For the life of me, I have no idea why I was starstruck when I met Joyce Bulifant—I love her, but I’ve been left unflummoxed by bigger stars before. But I do understand why I was intimidated by Barbara Keller, when I somehow found myself sitting next to her at an Equality California Awards host committee meeting: I knew I was in the presence of a person who was truly great.

Barbara Keller passed away at the age of 75 on Monday, April 15.

Barbara was as kind and welcoming as a person could be, but I was star-struck by her reputation, her gravitas, her works. I knew how many local nonprofits and charities she supported—with her money and a whole lot of her time. I’d heard tales about her extreme kindness from friends. And I’d known, by seeing her with my own eyes at various events (almost always with her fantastic husband, Jerry), how simply fabulous she was.

It’s common when someone well-known dies for them to be showered with exaggerated levels of praise and accolades. However, regarding Barbara Keller, there’s no exaggeration: She deserves each and every bit of the love and appreciation she’s received. She was truly a giant of the Coachella Valley. Her death is a huge loss to the community.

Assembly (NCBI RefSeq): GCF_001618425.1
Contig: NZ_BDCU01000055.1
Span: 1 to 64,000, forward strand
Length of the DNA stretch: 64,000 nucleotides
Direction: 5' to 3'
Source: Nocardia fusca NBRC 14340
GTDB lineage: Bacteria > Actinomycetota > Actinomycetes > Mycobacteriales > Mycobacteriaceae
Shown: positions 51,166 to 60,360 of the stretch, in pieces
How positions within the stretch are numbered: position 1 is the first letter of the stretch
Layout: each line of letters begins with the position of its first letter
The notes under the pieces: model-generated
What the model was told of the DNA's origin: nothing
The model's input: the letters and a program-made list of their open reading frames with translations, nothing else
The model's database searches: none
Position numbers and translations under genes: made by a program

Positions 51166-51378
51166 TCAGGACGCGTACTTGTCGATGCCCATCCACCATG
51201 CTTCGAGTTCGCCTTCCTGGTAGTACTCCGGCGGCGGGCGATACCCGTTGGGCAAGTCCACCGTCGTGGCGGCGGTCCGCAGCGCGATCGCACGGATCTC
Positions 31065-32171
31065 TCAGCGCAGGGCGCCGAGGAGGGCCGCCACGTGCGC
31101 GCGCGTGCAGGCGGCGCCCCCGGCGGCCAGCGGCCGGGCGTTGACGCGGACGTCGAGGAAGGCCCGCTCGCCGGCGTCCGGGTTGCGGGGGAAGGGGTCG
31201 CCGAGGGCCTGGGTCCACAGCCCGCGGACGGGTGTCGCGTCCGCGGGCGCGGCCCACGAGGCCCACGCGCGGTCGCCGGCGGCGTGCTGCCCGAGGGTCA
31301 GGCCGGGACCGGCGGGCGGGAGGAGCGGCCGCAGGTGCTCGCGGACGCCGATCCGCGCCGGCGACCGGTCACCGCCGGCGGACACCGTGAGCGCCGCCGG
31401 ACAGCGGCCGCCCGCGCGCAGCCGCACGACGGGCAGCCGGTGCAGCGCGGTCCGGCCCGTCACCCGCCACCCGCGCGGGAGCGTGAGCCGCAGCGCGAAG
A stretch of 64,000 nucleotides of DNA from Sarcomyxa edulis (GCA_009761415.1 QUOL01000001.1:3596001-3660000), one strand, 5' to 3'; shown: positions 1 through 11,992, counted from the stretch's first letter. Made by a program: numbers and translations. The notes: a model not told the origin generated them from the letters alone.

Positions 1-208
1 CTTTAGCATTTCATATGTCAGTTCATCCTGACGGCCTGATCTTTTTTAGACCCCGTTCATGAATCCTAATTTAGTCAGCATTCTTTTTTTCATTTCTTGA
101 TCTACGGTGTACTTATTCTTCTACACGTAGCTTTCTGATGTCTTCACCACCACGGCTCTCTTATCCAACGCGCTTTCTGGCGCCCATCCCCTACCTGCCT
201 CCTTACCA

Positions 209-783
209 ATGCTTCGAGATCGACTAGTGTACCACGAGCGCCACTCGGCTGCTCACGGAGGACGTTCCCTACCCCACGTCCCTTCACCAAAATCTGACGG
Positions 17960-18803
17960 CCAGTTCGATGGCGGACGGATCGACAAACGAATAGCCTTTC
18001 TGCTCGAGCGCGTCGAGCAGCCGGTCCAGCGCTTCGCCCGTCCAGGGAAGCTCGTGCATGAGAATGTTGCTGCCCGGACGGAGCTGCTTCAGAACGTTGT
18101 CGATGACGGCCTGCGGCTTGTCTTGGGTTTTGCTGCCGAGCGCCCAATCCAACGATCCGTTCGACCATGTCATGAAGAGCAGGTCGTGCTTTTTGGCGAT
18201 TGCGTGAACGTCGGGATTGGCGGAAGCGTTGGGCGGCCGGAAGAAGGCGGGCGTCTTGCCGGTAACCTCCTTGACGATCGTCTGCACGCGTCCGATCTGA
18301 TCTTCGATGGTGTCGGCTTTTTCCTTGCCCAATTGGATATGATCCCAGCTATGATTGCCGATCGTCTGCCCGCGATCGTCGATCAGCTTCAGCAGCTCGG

“This morning we lost our one and only Barbara Keller. The love she brought to the Desert AIDS Project family changed us forever,” said Desert AIDS Project CEO David Brinkman, in a statement on the day she passed away. “She had been our board’s leader, the Steve Chase’s chief and our clients and mission’s ultimate champion. Words fail to express the gratitude I have for having been the recipient of her friendship, love and mentorship. Barbara Keller equals humanitarian.”

My sincere sympathies go out to Jerry and the rest of her family, as well as her work family at Lulu California Bistro and Acqua California Bistro.

We’ll have more on the life of Barbara Keller in the Independent soon. In the meantime, I invite you to pick up the May 2019 print edition of the Coachella Valley Independent, hitting the streets this week. As always, thanks for reading.